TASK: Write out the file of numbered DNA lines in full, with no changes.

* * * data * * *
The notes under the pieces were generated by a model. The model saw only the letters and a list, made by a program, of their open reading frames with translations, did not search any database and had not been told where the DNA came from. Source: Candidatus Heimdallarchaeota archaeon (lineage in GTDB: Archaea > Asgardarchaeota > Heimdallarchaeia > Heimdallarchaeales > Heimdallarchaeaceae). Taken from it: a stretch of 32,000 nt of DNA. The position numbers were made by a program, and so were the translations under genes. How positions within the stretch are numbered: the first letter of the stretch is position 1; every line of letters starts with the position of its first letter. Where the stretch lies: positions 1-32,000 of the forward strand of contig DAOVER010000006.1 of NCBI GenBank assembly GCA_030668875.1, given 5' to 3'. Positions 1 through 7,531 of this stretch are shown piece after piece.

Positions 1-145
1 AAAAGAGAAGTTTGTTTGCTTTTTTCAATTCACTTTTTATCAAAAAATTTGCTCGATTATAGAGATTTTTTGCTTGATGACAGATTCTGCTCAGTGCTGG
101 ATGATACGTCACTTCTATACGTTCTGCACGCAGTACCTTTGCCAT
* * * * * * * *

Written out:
The notes under the pieces were generated by a model. The model saw only the letters and a list, made by a program, of their open reading frames with translations, did not search any database and had not been told where the DNA came from. Source: Candidatus Heimdallarchaeota archaeon (lineage in GTDB: Archaea > Asgardarchaeota > Heimdallarchaeia > Heimdallarchaeales > Heimdallarchaeaceae). Taken from it: a stretch of 32,000 nt of DNA. The position numbers were made by a program, and so were the translations under genes. How positions within the stretch are numbered: the first letter of the stretch is position 1; every line of letters starts with the position of its first letter. Where the stretch lies: positions 1-32,000 of the forward strand of contig DAOVER010000006.1 of NCBI GenBank assembly GCA_030668875.1, given 5' to 3'. Positions 1 through 7,531 of this stretch are shown piece after piece.

Positions 1-145
1 AAAAGAGAAGTTTGTTTGCTTTTTTCAATTCACTTTTTATCAAAAAATTTGCTCGATTATAGAGATTTTTTGCTTGATGACAGATTCTGCTCAGTGCTGG
101 ATGATACGTCACTTCTATACGTTCTGCACGCAGTACCTTTGCCAT